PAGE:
a primate escaping from the zoo who spots a hedge cutter and fantasises about chopping off the mean giraffe's tail.
an abused wife whose husband likes to soak in bubbles.
a boxer reflecting on scam in a casino and a hooker who hits hard.
a brother who likes to play hide-and-seek can never be forgotten.
the search for a missing cat which reveals more than fur and paws.
revenge and tattoos.
a baby needing a new home.
the mystery of a soccer team's suicides.
the writer who gives robots their personalities.
a father attempting to reconnect with his disabled son.
a truly amazing disappearing trick.
a first night as a punk rocker.
a man and his lover waiting for her husband to come home.
a lighthouse with a gruesome past.
a restaurant critic serving up a meal of his own.
a cop straying from the straight and narrow.
a prison nightmare with remote control planes.
and, finally, a story with guns.
The range of styles and voices is broad, but they have in common quality writing and the ability to forge a world within only a few pages.
As with any anthology, I have my own favourites, but I think it would do you no favours to name them here. Instead, I'd urge you to read this yourself and pick your own. And if you really want my faves, you can always ask (one or two picks might surprise).
My guarantee is that you're in for a treat with this collection. There are some great twists and turns, some really powerful emotions, genuinely nail-biting journeys and enough swift blows to keep you interested throughout.
The final piece underlines why gun law needs to be seriously re-considered. It's a work of non-fiction that ties the project up perfectly.
Unloaded 2 proves beyond doubt that guns aren't necessary to create amazing crime fiction. It delivers enough of the starters, the main courses, desserts and drinks for even the most voracious reader to have their fill.
Thursday 19 July 2018
This was his penance: The Cleaver was his Marley, except every day instead of just Christmas.
Judd didn't have what it took to make it as a Navy SEAL. Not only did he fail in his attempt to take the grade, he almost took out his infamous trainer, The Cleaver, in the process by shooting him in the legs and chest during a training exercise.
Now Judd is full of guilt. He's cut off ties with his father, hates his civilian job and is constantly haunted by The Cleaver who is now a drunken shadow of his former self and turns up like a bad cent whenever the sun goes down.
The only things that keep him going are hard, fast and dangerous cycling and the time he spends video messaging a rather cute Scottish lass called Cat. The cycling's all about getting away from everything and has the added bonus of the possibility of suicide by pedalling. Cat, on the other hand, offers something like hope. The chance that his life might not be over, after all.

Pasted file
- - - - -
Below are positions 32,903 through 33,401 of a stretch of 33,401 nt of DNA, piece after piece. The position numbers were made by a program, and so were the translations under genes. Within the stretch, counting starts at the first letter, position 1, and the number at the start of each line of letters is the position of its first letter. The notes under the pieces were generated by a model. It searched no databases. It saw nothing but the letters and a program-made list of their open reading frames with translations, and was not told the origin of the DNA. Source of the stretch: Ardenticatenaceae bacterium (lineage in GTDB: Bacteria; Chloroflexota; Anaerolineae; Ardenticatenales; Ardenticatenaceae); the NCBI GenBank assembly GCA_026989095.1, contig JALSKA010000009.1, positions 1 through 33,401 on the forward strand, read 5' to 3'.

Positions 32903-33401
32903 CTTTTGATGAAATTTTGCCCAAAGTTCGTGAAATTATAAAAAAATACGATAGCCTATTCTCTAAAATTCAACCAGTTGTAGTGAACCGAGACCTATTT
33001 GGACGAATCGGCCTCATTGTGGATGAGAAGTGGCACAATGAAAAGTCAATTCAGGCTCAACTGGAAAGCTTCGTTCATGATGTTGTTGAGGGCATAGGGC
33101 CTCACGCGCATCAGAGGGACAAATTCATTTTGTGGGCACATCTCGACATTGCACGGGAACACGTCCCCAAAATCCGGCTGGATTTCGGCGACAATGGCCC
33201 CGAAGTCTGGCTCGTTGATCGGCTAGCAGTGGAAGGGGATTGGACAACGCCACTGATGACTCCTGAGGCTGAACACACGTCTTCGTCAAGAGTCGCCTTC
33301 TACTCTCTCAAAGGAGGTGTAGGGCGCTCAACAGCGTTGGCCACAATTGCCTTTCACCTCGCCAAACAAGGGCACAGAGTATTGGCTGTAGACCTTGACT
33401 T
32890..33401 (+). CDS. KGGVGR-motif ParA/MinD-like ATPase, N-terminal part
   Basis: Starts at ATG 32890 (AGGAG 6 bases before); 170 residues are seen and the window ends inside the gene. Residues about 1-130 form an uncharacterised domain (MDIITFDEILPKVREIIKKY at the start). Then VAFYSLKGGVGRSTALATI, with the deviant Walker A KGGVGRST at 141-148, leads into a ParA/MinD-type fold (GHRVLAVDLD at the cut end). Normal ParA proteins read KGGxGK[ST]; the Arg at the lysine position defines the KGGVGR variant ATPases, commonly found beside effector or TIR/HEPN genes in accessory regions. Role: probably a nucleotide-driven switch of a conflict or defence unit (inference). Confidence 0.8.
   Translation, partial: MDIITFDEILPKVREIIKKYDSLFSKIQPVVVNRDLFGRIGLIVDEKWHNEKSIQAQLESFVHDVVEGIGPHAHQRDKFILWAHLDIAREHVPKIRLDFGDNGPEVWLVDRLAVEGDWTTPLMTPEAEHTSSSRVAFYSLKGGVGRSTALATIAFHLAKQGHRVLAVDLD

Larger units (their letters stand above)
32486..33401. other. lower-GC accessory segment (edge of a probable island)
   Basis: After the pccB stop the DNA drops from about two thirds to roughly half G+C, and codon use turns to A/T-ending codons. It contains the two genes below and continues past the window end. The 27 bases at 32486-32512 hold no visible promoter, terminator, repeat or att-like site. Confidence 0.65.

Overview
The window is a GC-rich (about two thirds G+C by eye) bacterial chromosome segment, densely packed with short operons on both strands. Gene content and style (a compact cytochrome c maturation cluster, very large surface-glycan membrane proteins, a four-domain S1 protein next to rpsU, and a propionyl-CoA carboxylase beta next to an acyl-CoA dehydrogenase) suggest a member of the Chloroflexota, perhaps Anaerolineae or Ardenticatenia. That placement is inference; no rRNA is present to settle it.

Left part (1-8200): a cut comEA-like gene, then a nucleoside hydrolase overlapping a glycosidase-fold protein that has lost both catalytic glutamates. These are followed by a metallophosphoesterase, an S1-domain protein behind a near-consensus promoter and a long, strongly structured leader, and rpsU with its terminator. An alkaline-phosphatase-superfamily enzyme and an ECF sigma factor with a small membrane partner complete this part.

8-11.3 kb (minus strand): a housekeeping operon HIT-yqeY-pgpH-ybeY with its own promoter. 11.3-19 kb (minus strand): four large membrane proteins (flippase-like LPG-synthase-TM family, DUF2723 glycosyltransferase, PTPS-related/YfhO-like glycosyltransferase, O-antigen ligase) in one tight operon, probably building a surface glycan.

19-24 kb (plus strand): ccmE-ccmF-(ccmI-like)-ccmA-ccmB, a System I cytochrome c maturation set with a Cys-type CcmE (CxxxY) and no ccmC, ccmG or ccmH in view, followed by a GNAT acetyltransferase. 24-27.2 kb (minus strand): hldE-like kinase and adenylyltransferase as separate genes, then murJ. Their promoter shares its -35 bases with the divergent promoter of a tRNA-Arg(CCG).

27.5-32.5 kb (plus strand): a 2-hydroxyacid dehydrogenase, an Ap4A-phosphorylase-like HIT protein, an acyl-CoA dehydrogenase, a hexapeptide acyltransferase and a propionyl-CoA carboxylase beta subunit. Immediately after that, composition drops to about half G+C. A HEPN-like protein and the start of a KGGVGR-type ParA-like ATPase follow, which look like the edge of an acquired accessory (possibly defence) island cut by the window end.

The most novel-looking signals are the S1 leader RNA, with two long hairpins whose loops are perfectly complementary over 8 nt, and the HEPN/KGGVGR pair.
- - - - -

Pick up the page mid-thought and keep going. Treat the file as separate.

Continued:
When Cat suggests that Judd go over to Scotland for a cycling holiday, it's too good an offer for him to resist. He jacks in his job, cuts the physical ties to Minnesota and sneaks away from his conscience-pricking war-vet millstone while he's not paying attention.
What follows is difficult to sum up without spoiling things for you when it's your turn. Suffice to say, Cat isn't everything Judd expected. Her bike is barely fit for the road and she can't ride for toffee. More confusingly, she's uninterested in a physical relationship with Judd and plies him with enough beer and whisky to make sure that sex is out of the question. There's also a sticky issue of her other boyfriend, a rather disturbed young man who is sicker than rabies.
Cleaver, left at home with little left to fill his time now Judd has gone, smells a rat. He fears Judd might be another in a long line of SEAL suicides and decides he can't let that happen. He responds in the only way he understands, with a covert operation designed to protect his fellow countryman.
In The Cyclist (US), there's plenty of action for adrenaline junkies. There are also some great observations about the little differences between Scotland and the US. The Judd/Cleaver relationship is complex and compelling and their undulating loyalties are like a journey through the Highlands themselves.
Pain equals fuel. He had a full tank.
Twists, turns, shocks and toe-curling brutality all play their part as this one free-falls with alarming pace to it's climax. A must for the fan of the action thriller, a no-go area for the faint-hearted.
A smashing summer read.